Still, the availability of protection is a threshold requirement that will be a challenge given the ruling in the first case.  There, the judge found that 5Pointz was not a “work of visual art,” but more of a tourist attraction, and that the plaintiffs did not meet their burden of irreparable harm.  On the latter point, I was just last night watching the HBO special Banksy Does New York, which is terrific on the topic of Banksy specifically, but also has some moving video shots of 5Ppointz before its whitewashing.  That’s not coming back, which seems like irreparable harm to me.  I still don’t understand the “work of visual art” holding either, because the statute is pretty explicit about what is, and what is not, a “work of visual art” that gets VARA protection:

A “work of visual art” is— (1) a painting, drawing, print, or sculpture, existing in a single copy, in a limited edition of 200 copies or fewer that are signed and consecutively numbered by the author, or, in the case of a sculpture, in multiple cast, carved, or fabricated sculptures of 200 or fewer that are consecutively numbered by the author and bear the signature or other identifying mark of the author; or  (2)a still photographic image produced for exhibition purposes only, existing in a single copy that is signed by the author, or in a limited edition of 200 copies or fewer that are signed and consecutively numbered by the author.  A work of visual art does not include— (A) (i) any poster, map, globe, chart, technical drawing, diagram, model, applied art, motion picture or other audiovisual work, book, magazine, newspaper, periodical, data base, electronic information service, electronic publication, or similar publication;  (ii)any merchandising item or advertising, promotional, descriptive, covering, or packaging material or container;  (iii)any portion or part of any item described in clause (i) or (ii);  (B)any work made for hire; or  (C) any work not subject to copyright protection under this title.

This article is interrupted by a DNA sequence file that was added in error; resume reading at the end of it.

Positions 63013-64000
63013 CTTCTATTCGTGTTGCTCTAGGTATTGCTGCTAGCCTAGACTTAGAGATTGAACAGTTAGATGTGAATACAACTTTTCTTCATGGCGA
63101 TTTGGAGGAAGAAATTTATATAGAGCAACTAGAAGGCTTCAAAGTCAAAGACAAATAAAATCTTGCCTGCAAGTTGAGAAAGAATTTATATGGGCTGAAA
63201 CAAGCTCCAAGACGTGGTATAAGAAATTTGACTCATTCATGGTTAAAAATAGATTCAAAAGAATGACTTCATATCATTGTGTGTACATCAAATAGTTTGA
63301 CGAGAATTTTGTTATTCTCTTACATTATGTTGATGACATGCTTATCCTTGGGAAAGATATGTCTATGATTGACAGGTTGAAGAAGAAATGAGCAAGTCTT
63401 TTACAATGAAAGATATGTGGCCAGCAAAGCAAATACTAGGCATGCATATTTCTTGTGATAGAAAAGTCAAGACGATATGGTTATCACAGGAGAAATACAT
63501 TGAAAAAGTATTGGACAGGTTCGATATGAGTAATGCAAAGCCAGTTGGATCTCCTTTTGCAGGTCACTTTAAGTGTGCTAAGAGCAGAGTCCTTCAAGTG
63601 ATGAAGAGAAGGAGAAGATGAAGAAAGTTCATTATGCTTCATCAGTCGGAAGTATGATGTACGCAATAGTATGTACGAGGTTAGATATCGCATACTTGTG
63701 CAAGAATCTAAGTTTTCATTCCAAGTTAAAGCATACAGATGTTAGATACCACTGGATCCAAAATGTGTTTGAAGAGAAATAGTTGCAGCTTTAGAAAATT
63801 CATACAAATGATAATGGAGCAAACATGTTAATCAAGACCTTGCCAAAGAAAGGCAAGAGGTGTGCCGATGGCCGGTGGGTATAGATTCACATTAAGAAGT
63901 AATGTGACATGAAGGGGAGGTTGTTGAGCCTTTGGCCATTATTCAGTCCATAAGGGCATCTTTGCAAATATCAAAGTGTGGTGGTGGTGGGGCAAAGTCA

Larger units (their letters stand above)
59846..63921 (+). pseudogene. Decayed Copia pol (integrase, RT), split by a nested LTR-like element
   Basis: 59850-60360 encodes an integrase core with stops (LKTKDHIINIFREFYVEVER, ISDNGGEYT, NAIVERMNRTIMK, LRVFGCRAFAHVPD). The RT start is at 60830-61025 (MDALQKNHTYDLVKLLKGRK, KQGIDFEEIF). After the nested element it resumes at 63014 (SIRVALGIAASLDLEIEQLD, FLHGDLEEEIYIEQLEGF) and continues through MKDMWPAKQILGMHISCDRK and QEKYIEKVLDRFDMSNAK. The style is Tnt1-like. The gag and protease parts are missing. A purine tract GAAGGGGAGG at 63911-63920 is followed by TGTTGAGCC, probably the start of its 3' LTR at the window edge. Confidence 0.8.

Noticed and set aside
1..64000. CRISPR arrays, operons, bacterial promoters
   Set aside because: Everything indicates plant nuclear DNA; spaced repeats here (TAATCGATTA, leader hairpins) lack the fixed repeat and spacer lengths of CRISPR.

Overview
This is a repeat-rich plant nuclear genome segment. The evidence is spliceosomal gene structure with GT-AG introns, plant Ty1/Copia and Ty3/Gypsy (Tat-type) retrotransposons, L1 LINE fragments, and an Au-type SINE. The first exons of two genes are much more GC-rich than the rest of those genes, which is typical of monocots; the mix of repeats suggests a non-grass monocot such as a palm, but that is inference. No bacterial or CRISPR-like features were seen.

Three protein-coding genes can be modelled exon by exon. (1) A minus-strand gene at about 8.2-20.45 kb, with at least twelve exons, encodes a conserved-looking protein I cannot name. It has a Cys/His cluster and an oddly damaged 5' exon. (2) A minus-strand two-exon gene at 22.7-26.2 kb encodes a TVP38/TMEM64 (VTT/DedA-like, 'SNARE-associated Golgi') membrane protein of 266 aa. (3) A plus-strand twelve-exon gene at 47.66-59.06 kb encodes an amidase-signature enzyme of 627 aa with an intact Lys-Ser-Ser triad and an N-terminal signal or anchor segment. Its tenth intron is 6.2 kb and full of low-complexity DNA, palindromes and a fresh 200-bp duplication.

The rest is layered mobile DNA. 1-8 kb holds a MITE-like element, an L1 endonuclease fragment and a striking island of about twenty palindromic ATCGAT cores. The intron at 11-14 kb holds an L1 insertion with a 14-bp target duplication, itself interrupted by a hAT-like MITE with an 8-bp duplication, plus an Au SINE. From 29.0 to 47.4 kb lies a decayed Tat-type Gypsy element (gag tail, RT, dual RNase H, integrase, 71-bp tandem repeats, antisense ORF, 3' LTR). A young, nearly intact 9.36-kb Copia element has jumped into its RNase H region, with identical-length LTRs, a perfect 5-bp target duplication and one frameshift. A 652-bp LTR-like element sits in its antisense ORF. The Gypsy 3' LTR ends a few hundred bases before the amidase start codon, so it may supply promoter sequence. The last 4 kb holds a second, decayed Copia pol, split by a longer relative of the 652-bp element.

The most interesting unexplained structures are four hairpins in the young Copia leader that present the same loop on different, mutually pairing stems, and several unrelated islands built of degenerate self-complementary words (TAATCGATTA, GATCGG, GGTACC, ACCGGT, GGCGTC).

These are paintings under that definition, from my perspective.  Whether or not the judge is correct, however, he is the judge, and will presumably rule the same way in the second case, unless he views the newer claims as more particular to specific paintings and artists and less to 5Pointz as a whole.  The good news for the plaintiffs is that the judge was quite interested in the question of recognized stature, though he never reached it in the injunction decision.

Lastly, this case will be very interesting to watch on the question of damages.  Presumably none of the works were registered and entitled to statutory damages.  So what is the measure of their financial loss?  The defendants are not exploiting the works in a way that could result in profits to be turned over, they destroyed the graffiti.  Is the damage to the artists’ reputations?  How will that be quantified?  One theme we discussed last week’s “Copyrights on the Street” panel in Newport was the idea of a loss of “street cred” as a measure of damages, but there too, that had more to do with unauthorized exploitation than financial loss.

This Complaint seems drafted for the long game.  The plaintiffs’ attorneys obviously know the contours of the first ruling, and one has to think the expectation is ultimately to get to the Second Circuit and make some governing law.  It would be helpful, because despite the uptick in recent graffiti art cases, most have still settled before any substantive litigation or findings took place.

In re-reading the original 5Pointz opinion, by the way, I noticed an interesting overstatement in the preamble:

This marks the first occasion that a court has had to determine whether the work of an exterior aerosol artist—given its general ephemeral nature—is worthy of any protection under the law.

That’s not quite right.  Earlier that same year, the Ninth Circuit ruled on a copyright case in which the original work was street art.  The question on review was whether the Green Day concert video that incorporated that image was a fair use (the court held that it was), but fair use analysis necessarily means that the work is copyrighted and any reproduction is otherwise an infringement.  So a U.S. Court of Appeals had indeed already found that “the work of an exterior aerosol artist [] is worthy of [] protection under the law” by the time the 5Pointz injunction was denied.

More updates to come as developments warrant.